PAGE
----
Even though the blooms of our most recognizable irises faded long ago, some diminuitive members of the Iris family still can be found. Dwarf Blue-eyed-grass (Sisyrinchium minus), a common flower of Galveston’s Broadway cemeteries, still pops up on the west end of the island, in places like the Artist Boat Coastal Preserve and Lafitte’s Cove, where protective shade exists.
Other names for the flower, including Pink-eyed Grass and Pink Blue-eyed Grass, suggest the difficulties of naming a plant solely by the color of its blooms. In fact, when I came across this single pink flower at the Artist Boat, I thought it must have been a variant of Blue-eyed Grass. In fact, it’s another Sisyrinchuim species: Annual Blue-eyed Grass, or Sisyrinchium rosulatum.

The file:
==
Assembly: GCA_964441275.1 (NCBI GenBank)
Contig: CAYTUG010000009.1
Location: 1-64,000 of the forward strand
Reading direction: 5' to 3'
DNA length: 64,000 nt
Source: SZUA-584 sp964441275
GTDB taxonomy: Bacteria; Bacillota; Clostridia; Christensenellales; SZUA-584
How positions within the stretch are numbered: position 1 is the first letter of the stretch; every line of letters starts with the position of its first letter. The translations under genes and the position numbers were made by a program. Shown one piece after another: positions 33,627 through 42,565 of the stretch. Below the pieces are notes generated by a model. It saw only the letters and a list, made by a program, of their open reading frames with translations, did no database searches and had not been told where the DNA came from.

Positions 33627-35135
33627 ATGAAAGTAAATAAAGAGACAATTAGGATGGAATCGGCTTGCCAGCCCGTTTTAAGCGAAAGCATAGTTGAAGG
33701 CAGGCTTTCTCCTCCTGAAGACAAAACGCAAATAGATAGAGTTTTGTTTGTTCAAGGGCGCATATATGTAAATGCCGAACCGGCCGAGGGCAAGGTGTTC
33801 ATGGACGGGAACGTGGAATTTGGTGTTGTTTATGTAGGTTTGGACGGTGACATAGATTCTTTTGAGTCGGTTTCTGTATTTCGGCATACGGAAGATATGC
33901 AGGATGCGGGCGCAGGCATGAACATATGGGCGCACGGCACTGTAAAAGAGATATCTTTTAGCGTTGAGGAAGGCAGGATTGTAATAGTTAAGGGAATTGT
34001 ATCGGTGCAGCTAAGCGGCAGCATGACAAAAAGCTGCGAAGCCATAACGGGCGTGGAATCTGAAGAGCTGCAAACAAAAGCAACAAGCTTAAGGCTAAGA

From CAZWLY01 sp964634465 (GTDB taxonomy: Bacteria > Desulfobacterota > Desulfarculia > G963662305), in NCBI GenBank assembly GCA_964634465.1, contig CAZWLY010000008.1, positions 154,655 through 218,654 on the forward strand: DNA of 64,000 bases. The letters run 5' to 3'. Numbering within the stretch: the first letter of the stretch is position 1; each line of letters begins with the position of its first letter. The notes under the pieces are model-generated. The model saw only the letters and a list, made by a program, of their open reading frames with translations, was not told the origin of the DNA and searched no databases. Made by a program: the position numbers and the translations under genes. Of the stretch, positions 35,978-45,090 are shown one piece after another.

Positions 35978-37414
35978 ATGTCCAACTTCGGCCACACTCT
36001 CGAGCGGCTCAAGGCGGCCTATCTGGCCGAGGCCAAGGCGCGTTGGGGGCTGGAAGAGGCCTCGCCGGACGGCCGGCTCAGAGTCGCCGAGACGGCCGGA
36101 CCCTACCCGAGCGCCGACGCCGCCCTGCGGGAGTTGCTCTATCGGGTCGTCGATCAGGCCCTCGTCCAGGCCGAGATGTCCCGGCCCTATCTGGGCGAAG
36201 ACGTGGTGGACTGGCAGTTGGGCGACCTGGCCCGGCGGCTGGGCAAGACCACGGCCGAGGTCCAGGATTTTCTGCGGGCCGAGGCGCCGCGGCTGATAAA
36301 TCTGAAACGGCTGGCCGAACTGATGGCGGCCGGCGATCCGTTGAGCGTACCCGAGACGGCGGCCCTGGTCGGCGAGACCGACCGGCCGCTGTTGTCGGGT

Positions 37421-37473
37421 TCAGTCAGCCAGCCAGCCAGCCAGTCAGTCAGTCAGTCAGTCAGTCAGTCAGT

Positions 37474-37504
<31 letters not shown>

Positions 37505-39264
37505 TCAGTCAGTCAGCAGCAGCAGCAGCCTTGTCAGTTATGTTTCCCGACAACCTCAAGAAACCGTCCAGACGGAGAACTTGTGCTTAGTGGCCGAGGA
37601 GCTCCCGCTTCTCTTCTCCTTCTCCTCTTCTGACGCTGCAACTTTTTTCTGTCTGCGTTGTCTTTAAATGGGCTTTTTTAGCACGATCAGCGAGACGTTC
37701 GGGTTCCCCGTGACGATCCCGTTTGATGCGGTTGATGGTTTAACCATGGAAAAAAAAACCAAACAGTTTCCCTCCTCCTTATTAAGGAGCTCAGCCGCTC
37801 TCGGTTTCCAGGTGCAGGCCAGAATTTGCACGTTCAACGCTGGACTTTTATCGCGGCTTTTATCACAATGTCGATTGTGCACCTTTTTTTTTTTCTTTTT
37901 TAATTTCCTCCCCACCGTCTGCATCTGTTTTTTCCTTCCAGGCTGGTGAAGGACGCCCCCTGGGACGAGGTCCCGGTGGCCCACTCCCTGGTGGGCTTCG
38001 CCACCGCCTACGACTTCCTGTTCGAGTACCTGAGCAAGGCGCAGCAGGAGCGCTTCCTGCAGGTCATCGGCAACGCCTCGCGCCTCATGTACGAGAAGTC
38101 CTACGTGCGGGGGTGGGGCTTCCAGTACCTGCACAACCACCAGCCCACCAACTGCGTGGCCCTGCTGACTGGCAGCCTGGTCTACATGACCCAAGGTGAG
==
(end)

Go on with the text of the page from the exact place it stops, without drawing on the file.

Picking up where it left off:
Just to add to the color confusion, Annual Blue-eyed Grass is generally described as being pink, white, or violet, but it also can be found in yellow.
In any event, the pink and yellow combination in this tiny, half-inch wide flower is delightful: a reminder of a season that seems to have ended entirely too soon.